Electronic health record-based clinical decision support (EHR CDS) alerts didn’t increase statin prescribing in a three-arm cluster-randomized trial.
Statin prescribing at guideline-recommended doses increased from 41.2% to 44.5% among cardiologists randomized to 6 months of pop-up alerts requiring action, but that was no better than the slight bump seen among controls receiving no intervention (from 41.8% to 42.6%, P=0.08 between groups).
However, for the subgroup of patients with clinical atherosclerotic cardiovascular disease (ASCVD), the active choice intervention did lead to significantly improved statin prescribing at the optimal dose (from 39.8% to 44.6%, P=0.008), reported Mitesh Patel, MD, MBA, of the University of Pennsylvania in Philadelphia, and colleagues.
Whether there is really a benefit for this subgroup of patients warrants further study, Patel’s group wrote in a manuscript published online in JAMA Cardiology.
The active choice intervention consisted of an unchanging pop-up alert in the EHR that required cardiologists to respond by accepting or declining guideline-directed statin therapy for patients deemed not at goal according to 2013 American Heart Association/American College of Cardiology or 2015 National Lipid Association guidelines.
A passive version of the intervention, in which doctors had to manually navigate within the EHR to access the same CDS alert, did not significantly improve statin prescribing at guideline-directed doses over controls, either (from 39.6% at baseline to 40.6%, P=0.86).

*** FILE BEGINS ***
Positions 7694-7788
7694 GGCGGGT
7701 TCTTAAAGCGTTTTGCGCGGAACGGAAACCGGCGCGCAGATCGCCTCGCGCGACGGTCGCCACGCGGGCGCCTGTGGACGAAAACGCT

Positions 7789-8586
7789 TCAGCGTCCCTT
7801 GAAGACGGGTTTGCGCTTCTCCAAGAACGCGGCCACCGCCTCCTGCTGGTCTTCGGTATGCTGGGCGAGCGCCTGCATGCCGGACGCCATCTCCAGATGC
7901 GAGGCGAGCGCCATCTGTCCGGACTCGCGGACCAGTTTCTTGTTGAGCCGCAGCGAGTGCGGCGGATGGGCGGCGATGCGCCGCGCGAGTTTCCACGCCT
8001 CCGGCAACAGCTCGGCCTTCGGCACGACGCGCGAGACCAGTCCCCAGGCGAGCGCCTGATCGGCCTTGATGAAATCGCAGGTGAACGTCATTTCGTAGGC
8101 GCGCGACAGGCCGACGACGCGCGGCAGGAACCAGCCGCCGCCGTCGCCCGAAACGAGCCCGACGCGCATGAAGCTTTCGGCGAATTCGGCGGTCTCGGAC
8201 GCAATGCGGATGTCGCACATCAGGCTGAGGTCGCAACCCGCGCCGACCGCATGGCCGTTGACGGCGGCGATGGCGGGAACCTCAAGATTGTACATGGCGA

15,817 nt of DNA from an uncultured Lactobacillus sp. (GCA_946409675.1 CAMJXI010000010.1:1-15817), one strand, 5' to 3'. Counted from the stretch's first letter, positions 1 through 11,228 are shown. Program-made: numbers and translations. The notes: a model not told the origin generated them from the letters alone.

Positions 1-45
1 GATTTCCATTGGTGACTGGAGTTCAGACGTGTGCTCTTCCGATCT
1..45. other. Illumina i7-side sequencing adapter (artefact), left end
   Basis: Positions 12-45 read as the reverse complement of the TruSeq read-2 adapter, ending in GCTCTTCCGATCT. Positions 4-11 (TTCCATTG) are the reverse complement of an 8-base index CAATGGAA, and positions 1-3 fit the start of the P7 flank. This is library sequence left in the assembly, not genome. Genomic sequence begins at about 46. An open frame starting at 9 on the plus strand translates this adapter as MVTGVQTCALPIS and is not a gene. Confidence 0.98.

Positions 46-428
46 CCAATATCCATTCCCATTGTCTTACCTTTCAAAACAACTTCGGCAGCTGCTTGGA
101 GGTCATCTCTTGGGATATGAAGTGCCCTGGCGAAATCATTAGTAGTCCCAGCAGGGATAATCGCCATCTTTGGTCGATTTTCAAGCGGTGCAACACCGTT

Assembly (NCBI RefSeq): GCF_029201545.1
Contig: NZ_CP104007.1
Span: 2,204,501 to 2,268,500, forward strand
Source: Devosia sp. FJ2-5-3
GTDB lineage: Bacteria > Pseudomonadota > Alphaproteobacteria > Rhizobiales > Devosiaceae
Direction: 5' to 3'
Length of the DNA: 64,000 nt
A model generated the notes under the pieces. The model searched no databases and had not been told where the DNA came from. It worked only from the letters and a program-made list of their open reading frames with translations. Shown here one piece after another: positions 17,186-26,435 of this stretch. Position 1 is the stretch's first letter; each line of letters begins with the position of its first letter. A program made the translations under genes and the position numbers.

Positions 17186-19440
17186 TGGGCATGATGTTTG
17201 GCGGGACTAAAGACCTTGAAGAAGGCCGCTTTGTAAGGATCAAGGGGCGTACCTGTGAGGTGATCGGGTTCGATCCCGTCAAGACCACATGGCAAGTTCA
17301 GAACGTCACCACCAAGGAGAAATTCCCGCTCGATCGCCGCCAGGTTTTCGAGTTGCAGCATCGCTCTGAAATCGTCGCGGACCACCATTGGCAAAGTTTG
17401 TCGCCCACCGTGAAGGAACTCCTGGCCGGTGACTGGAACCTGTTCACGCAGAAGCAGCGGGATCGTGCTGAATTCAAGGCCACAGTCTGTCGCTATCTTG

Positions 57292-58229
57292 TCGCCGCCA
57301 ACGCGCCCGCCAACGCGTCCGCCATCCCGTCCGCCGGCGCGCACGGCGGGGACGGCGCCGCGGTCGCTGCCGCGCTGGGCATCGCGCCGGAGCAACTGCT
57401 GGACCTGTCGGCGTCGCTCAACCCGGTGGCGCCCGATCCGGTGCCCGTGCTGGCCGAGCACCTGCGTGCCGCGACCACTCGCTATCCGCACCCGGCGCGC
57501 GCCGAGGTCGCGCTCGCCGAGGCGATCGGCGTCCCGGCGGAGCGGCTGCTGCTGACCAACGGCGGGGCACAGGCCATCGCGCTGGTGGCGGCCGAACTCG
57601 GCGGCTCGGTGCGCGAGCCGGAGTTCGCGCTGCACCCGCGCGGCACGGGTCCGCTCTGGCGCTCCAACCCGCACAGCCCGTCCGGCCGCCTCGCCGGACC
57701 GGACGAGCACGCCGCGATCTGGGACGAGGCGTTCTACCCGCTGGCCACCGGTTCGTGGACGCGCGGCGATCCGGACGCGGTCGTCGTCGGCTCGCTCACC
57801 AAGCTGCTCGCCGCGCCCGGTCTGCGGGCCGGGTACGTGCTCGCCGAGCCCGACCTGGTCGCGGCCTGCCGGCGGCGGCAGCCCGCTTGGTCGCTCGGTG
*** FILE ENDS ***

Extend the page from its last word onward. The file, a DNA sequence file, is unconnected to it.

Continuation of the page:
Neither the active nor passive intervention improved statin prescribing overall.
Participating cardiologists complained that the CDS notifications tested did not specify the indications that triggered the alert. The message was also confusing for some who thought the alert was saying the patient was not taking a statin at all, rather than that the dose could be increased, Patel and colleagues reported.
“Future interventions could increase general communications before and after the intervention is implemented, as well as within the alert, so that cardiologists are aware that some alerts are focused on increasing the dose of a statin that the patient is already taking,” they suggested.
Notably, 72.7% of cardiologists assigned to the passive choice intervention reported not even remembering seeing the alert over the 6 months of the study.
“Done well, CDS can greatly enhance personalization, efficiency, and effectiveness of care delivery,” according to Thomas Maddox, MD, MSc, of Healthcare Innovation Lab of BJC HealthCare/Washington University School of Medicine in St. Louis.
“However, CDS has yet to realize its potential. Indeed, clinicians have ignored up to 93% of CDS alerts and are frustrated by excessive rates of false-positive reminders. As a result, only two-thirds of CDS are associated with any measurable change in care, and those that do primarily affect process, rather than outcome, measures,” he wrote in his accompanying editorial.
“CDS interventions require codesign and iterative testing with their intended users. Speaking to clinicians’ needs to understand the clinical rationale behind any recommendations and tailoring them to individual patient characteristics are key. Appreciating the context in which clinicians work and incorporating CDS to accommodate those realities is essential,” he emphasized.
User-centered design principles undoubtedly require large